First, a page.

45-60 minute sessions, 3x per week. Live patient-preferred music used. Two-part intervention includes playing/improv to engage, music assisted relaxation/guided imagery. MT adjusted music to match/influence pt. respiration/heart rates.
Compared preferred recorded music with live music therapy. Many patients have difficulty undergoing MRI due to discomfort, anxiety, claustrophobia. Can cause pt. movement requiring repeated scans, early termination of scan, resulting in significant loss of $$ and vital healthcare information.
88 patients age 15-93 years. Both groups consulted with music therapist to choose music. Critical to decrease in anxiety for both groups.
Play from 17:00:00-20:00:00
Data demonstrated that MT alone is sufficient for these tests and precludes need for sedation and its subsequent need for RN supervision. Subjects were pediatric patients.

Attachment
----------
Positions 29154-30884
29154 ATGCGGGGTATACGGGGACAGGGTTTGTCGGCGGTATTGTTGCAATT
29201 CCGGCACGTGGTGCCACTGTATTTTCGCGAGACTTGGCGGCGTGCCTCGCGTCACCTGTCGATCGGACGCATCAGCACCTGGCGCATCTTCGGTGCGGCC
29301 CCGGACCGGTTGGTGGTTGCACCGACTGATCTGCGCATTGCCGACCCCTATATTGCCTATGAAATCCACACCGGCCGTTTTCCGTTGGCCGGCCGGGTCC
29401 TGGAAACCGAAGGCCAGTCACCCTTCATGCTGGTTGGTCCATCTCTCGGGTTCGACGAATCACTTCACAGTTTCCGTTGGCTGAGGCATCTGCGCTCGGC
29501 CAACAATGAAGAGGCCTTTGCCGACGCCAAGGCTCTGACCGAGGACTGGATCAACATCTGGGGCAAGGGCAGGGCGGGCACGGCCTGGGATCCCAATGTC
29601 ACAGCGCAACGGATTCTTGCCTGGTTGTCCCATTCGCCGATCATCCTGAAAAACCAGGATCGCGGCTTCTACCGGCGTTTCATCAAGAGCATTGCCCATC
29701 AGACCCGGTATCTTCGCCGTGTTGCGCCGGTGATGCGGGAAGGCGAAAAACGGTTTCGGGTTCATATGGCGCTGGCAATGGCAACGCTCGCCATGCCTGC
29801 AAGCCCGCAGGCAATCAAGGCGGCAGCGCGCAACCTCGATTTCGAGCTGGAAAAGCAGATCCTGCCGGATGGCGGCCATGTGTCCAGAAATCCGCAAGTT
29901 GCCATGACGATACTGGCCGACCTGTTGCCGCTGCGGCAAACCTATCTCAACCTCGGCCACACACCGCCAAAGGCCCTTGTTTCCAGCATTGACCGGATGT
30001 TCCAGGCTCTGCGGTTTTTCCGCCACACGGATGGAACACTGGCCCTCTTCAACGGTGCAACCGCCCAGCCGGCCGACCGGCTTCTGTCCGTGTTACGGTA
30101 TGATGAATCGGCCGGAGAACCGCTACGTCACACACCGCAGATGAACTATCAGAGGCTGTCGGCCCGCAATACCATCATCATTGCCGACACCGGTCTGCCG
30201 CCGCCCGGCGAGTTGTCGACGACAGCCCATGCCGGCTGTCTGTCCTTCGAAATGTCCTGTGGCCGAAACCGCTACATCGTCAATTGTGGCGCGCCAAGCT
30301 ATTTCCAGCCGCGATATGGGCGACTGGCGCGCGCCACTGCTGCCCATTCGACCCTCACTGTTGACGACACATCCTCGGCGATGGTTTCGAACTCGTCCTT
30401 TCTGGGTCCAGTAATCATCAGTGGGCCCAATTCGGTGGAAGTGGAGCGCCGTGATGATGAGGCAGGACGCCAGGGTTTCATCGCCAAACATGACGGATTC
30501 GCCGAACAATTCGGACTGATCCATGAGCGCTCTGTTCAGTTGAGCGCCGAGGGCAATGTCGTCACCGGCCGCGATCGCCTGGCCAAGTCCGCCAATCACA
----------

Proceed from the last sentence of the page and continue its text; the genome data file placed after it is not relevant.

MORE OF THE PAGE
From Medical Music Therapy: A Model Program for Clinical Practice, Education, Training and Research. Standley, et. al. AMTA monograph series.
Every Time I Feelthe Spirit
Music therapy is sound medicine
Mimi Sinclair, MM, MT-BCFirst Music and Medicine ConferenceCincinnati, OHSeptember 21, 2012
I’m Gonna Sing When the Spirit Says SingI’m Gonna Sing When the Spirit Says SingI’m Gonna Sing When the Spirit Says SingAnd obey the Spirit of the Lord.
Define music therapyIdentify treatment goals for music therapyDescribe difference between RMM and MTIdentify research-based outcomes for variedpopulations
Masters in Music, CCM Violin PerformanceMusic-Therapist- Board CertifiedOwner & Director, Music Therapy Services, LLCFaculty, CCM Preparatory Dept.Faculty, University of Dayton Music Dept.
Completion of an American Music TherapyAssociation (AMTA) approved academic andclinical training program.Completion of a written objective examinationdemonstrating current skills in the profession ofmusic therapy.Recertification every five years through re-examination or successful completion anddocumentation of 100 recertification credits
Clinical and evidence-based use of musicinterventionsto accomplish individualized goalswithin a therapeutic relationshipby a credentialed professional who hascompleted an approved music therapy program